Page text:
Home Missions Charity Charity News Aftershocks, landslides threaten quake victims in Ormoc

Aftershocks, landslides threaten quake victims in Ormoc

Friday, 14 July 2017 11:11 AM | ARTICLE BY | Jamaica Digo
Tzu Chi volunteers comfort a father and his daughter who are leaving their home in Barangay Danao following the aftershocks and the threat of landslides in their village. 【Photo by Jamaica Digo】

Story Highlights

  • Tzu Chi volunteers continue with their assessment of the 6-.5 magnitude’s earthquake’s worst-hit communities in Ormoc City, Leyte on July 12. They visited Barangay Danao and Barangay Gaas and saw how the rainy weather and the aftershocks that still rock the province is posing threats to the safety of the residents in these mountain villages.

Nearly one week has passed since a magnitude 6.5 earthquake rocked the Leyte province but for the victims, the nightmare has yet to end as aftershocks continue to jolt them.

On July 10, a 5.8-magnitude tremor hit Ormoc City. It was the strongest aftershock of the Leyte quake. To date, more than 600 aftershocks were recorded by the Philippine Institute of Volcanology and Seismology (PHIVOLCS) since the July 6 earthquake.

In Barangay Gaas, a community that sits on the foot of a mountain, the tremor injured three children.

“The kids were holding their classes here when the earthquake happened,” recalls the village chief Marjun Magno whose house served as temporary classroom for the students after the first earthquake. “Two of the kids were brought to Gatchalian [Hospital] while the other will be sent to Cebu after sustaining damage on the spine.”

In Barangay Danao, Jayson Monares and his father refused to evacuate when the ground first shook. However, the second tremor made the crack on the side of the mountain near their village deeper. Add the fact that the region has been experiencing a rainy weather in the past days and the family is finally convinced to leave behind their homes.

They are not the only one, though. Majority of the houses in Danao and Gaas is now abandoned. Homes, made of concrete, used to be filled with warm laughter and love. Now, they are nothing more than rubbles.

“What we fear most is the possibility of a landslide,” says Jayson. “If this mountain, which already has deep cracks, collapse and slide into our village, we are sure many people will die.”

Susan Papillero has started packing what she has saved from her family’s belongings to take to the evacuation center. As painful as it was to leave behind the place where she grew up and raised her own children, her family’s safety should come first.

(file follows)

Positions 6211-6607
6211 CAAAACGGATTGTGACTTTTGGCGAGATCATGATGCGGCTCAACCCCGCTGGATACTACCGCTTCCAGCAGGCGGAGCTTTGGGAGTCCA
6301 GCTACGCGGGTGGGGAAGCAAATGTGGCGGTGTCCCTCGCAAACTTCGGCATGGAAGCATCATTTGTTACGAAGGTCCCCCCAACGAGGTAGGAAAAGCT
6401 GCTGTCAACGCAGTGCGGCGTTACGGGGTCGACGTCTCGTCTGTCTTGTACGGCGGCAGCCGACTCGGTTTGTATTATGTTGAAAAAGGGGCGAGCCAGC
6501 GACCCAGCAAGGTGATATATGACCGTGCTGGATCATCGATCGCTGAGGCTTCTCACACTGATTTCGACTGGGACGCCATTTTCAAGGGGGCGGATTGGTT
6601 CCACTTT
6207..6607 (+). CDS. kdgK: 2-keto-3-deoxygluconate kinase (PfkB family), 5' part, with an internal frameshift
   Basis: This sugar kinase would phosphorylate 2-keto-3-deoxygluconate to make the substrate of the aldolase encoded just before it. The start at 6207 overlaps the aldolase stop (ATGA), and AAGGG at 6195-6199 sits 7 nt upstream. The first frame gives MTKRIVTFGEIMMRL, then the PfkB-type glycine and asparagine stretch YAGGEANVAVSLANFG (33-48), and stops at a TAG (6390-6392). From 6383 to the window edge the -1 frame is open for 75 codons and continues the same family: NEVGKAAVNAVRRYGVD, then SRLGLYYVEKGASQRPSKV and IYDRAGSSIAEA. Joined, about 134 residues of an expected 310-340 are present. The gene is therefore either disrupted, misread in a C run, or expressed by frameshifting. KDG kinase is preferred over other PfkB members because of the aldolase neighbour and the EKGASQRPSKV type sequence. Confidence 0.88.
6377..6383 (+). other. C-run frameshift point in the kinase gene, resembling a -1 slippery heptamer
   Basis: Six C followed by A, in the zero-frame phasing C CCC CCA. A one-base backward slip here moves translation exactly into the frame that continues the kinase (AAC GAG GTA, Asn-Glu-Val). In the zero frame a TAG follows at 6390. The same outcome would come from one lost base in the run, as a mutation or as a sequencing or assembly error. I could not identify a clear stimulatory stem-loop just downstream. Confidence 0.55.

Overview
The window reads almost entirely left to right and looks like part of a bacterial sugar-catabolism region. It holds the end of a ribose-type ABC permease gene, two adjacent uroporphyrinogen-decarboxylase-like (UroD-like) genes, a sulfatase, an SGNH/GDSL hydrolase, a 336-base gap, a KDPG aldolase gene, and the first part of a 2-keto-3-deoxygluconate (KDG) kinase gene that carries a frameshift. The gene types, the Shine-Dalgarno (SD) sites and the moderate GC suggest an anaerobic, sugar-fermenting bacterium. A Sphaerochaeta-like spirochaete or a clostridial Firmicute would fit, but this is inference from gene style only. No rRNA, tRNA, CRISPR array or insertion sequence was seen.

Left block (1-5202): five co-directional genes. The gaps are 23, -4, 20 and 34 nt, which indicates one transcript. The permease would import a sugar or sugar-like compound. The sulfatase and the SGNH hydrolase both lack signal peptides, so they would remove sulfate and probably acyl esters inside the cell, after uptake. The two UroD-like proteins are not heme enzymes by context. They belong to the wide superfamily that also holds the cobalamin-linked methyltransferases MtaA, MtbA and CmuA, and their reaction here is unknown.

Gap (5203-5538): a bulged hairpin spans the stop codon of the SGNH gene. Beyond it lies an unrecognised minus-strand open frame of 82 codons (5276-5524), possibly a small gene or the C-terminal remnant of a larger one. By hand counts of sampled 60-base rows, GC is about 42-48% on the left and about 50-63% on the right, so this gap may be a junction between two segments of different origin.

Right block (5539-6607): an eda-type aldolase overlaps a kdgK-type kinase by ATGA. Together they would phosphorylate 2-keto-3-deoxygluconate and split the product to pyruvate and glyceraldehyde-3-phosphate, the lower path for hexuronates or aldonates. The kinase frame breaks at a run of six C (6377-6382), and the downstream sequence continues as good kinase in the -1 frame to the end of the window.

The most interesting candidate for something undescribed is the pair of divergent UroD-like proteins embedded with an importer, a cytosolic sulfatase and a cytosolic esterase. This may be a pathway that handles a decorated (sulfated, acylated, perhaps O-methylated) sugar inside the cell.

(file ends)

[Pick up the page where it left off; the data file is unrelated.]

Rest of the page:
“We are leaving the village because the ground has a lot of cracks already and our homes are all destroyed. We are constantly worried. Although the situation in the evacuation area is difficult, what’s important is that our family is together and safe,” says the 30-year-old mother.

In both villages, an open and grassy ground serves as evacuation area for the residents. As many as nine families are sharing makeshift tents in Barangay Gaas.

In such a place, Lorena Caagoy laments that a thin tarpaulin is the closest thing they have for a bed. She is also worried about the health of the children in her family as well as the condition of her 59-year-old father who suffers from arthritis. His knees have grown swollen and the cold weather only doubles his suffering.

“What we need right now are medicines and beds, and how we can recover from this disaster. We are scared that we might get sick because of the situation here,” says Lorena, 41.

As part of their assessment of the situation in the worst-hit communities, Tzu Chi volunteers visited the two villages on July 12. Reaching the communities was not easy especially with the landslides and cracks in the road. At one point, the van that the volunteers were riding fell into a crack on the road. However, the volunteers’ determination to reach out to the quake victims in these isolated communities surpasses any challenge that they encountered.

“We really hope that we can gather more information and send it back to our branch office in the Philippines and our main office in Taiwan to give our Master Cheng Yen a clear view on how we should respond. Coming here is also a way of us to bring the blessings of the Master to these people and to comfort them at this very critical moment,” says Tzu Chi volunteer Michael Siao.

Last Updated: Friday, 14 July 2017 11:11 AM

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